Project development in Painting
The current restrictions have allowed me to indulge a reading habit, I reread “Kidnapped” by Robert Lewis Stevenson. A historical fiction adventure about the orphan David, whose uncle pays a ships captain to kidnap him, the story follows the dramas which follow the kidnapping. I enjoyed this novel as it transported me to another time and place in history the 18th century, the aftermath of the Jacobite rising of 1745. It also portrayed the political situation from different perspectives , which reminds me of the different views in the current world of politics and the pandemic we are currently in.
The 18th century, a period of hundred years from 1701 to 1800, is widely regarded as the ‘Age of Enlightenment.’ The ideas of Enlightenment, which were primarily based on the scientific revolution of the previous century, it weakened the socio-political influence of the monarchy. It led to several significant political revolutions around the world such as the French revolution which began in 1789.
As a painter the 18th century is the last era of the Old Masters, a time when the high art of the portrait, historic tableau and dynamic landscape were all perfected. Artists such as Gainsborough, Turner, Goya, Trumbull, Reynolds and even the renowned poet Yeats produced paintings distilling stylistic elements that continue to influence aesthetic sensibilities today. The process of painting developed with the discoveries of industrial revolution and travel.
One of the great masters of the time was the Italian painter Canaletto. In his pictures of the late 1720s, such as The Stonemason’s Yard, he combined a freedom and subtlety of manner that he was rarely to achieve again with an unrivalled imaginative and dramatic interpretation of Venetian architecture. His understanding of sunlight and shadow, cloud effects, and the play of light on buildings support the contention in his memorandums that he was working out-of-doors, which was a most unusual procedure for painters of that time. Canaletto and his incredible view paintings of Venice, which were hugely in demand, particularly with British visitors on the Grand Tour.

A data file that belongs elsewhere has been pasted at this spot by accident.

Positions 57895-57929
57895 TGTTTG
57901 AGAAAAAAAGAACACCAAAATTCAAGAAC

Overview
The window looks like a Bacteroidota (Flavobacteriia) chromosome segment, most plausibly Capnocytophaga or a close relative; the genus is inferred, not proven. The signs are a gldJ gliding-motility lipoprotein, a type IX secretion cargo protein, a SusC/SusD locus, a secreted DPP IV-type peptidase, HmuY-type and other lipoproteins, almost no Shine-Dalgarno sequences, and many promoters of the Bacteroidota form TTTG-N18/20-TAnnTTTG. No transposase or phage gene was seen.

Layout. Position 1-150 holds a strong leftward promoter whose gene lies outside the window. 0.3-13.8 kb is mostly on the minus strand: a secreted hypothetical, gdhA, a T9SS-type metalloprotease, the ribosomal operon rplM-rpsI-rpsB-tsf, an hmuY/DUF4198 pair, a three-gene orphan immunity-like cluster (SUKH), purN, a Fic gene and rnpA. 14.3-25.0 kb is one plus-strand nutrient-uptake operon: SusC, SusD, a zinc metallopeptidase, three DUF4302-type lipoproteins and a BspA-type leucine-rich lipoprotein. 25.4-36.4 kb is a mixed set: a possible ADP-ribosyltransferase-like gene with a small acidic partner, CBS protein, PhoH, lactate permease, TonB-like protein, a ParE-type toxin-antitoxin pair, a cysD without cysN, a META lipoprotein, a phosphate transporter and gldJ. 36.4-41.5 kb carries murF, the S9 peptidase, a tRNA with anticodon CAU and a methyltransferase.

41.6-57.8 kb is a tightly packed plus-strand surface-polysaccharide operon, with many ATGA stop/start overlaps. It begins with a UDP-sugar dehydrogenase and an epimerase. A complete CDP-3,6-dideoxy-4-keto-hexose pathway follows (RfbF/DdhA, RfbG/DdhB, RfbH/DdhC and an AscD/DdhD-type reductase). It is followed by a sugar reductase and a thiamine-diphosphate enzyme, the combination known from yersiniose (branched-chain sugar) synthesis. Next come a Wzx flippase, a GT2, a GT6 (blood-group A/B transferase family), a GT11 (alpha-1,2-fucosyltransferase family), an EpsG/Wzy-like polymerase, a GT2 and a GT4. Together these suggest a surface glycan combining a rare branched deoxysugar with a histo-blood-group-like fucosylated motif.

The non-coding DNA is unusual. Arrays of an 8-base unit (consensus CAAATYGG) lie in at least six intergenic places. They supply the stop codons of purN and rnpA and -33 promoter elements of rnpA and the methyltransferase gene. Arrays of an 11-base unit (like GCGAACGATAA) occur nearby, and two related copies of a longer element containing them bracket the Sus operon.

The Stonemason’s Yard between 1726 and 1730 Veduta Medium oil on canvas Dimensions Height: 124 cm (48.8 in); Width: 163 cm (64.1 in)
Acrylic and Enamel paint on canvas .
acrylic on canvas 46x61cm
I was inspired to make this painting from the current political situation, which I find it to be very dividing. Looking at the political upheaval in America led by the pre fascist, President Trump. He tests the edges of what is acceptable in civilised society, and then moves us along a trajectory of what can and can’t be got away with. The willingness of political leaders to not only break the law, but to revel in breaking it can be seen a a step towards the replacement of democracy with authoritarian terror and power.
I feel this painting falls short of content. It does not address the concerns raised by this problem which is, who deserves the representation of law makers ,who seem to have no vision greater than themselves and dividing us whilst it happens.